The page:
What Are the Goals?

Once you have your stages and touchpoints defined, think about why those are set up the way they are. What goals does your company have for each one? What is the customer’s goal at each point? You may find during this step of the process that your stages and touchpoints are flawed.

For example, maybe your goal is to gain new customers by getting referrals and great reviews from existing ones in the “Post-purchase” stage. But when you dig into this exercise and consider this goal, you realize you have no follow-up currently in place once a customer makes a purchase. So, how would any customers know to make a referral or review you? Remember it’s perfectly acceptable – and even encouraged – at this point to rework the flow, stages and touch points within your buyer journey so they better align with your goals.

Layer in Emotions and Motivations

Now comes the fun part! At this point, make sure to get specific feedback from the team members who interact with customers and prospects most often. Spend time talking through what buyers’ emotions and motivations likely are at a certain stage of the process.

For instance, let’s say you own a health club and one of your personas is a young mom (“New Mom Martha”) who has had a baby within the last year or two, and is eager to prioritize her health and get back into shape. She recently found out about you online and is in the “information-gathering” stage.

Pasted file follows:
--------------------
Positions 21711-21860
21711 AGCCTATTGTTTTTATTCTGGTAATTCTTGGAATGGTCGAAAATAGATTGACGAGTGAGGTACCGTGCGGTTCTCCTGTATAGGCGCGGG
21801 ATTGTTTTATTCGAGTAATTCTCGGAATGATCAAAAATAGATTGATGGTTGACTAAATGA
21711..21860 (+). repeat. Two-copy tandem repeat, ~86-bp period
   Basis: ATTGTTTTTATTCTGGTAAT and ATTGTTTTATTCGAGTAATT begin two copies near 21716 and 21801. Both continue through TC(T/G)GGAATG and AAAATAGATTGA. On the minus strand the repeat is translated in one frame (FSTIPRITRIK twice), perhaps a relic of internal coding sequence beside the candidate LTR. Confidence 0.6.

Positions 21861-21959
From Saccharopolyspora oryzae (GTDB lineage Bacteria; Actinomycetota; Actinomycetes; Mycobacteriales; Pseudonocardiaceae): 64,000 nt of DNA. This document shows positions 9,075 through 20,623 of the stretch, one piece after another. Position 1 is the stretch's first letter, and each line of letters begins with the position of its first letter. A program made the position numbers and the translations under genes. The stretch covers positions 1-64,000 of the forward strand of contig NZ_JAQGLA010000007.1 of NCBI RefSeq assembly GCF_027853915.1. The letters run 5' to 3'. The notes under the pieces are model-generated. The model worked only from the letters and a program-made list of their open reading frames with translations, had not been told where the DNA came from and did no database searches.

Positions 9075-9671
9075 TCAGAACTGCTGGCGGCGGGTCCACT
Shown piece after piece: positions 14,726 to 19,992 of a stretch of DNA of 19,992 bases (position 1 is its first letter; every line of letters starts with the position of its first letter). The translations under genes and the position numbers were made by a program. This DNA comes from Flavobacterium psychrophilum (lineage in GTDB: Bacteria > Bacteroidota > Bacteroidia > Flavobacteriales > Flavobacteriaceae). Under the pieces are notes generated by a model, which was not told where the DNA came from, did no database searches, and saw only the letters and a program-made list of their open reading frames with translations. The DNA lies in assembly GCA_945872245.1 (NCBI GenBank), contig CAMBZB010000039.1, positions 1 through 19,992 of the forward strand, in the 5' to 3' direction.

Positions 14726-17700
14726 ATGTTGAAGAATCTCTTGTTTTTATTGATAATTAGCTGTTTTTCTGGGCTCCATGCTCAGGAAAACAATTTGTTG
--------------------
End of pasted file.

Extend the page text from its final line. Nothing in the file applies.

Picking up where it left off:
Your customer service team may tell you that people like Martha who they’ve spoken with are usually ready to enroll and just want to get started. They get frustrated by excess paperwork or a long sales process. Your sales team may echo this sentiment, and say they’ve had success sending Martha a quick one-pager about how other new moms have gotten fit at your club, and some details about the safety and ease of your childcare options.

So now you can note that in the “Information-gathering” stage, Martha is eager and may become easily frustrated if the process doesn’t move swiftly enough. It’s your company’s job to give her fast facts about what matters most to her, and lead her to a quick decision. Go through each persona and each stage like this, so you can see if you’re missing any content pieces or other touchpoints that could help move buyers through the journey more seamlessly.

Make it Visual

Once you’ve done all of this, it’s time to turn it into a true map. There are plenty of templates available online you can start with, or you can create your own. Just remember that the journey map should serve to visually lay out the buyer journey for each of your ideal personas and give your team members guidelines for what buyers need at each stage of the process. This might feel like a lot of work, but it’ll help you understand your customers much more deeply, as well as give you great insight into how to enhance customer service.

Need some assistance creating your buyer personas, buyer journey and/or journey map? We’re here to help! Contact us any time to learn more.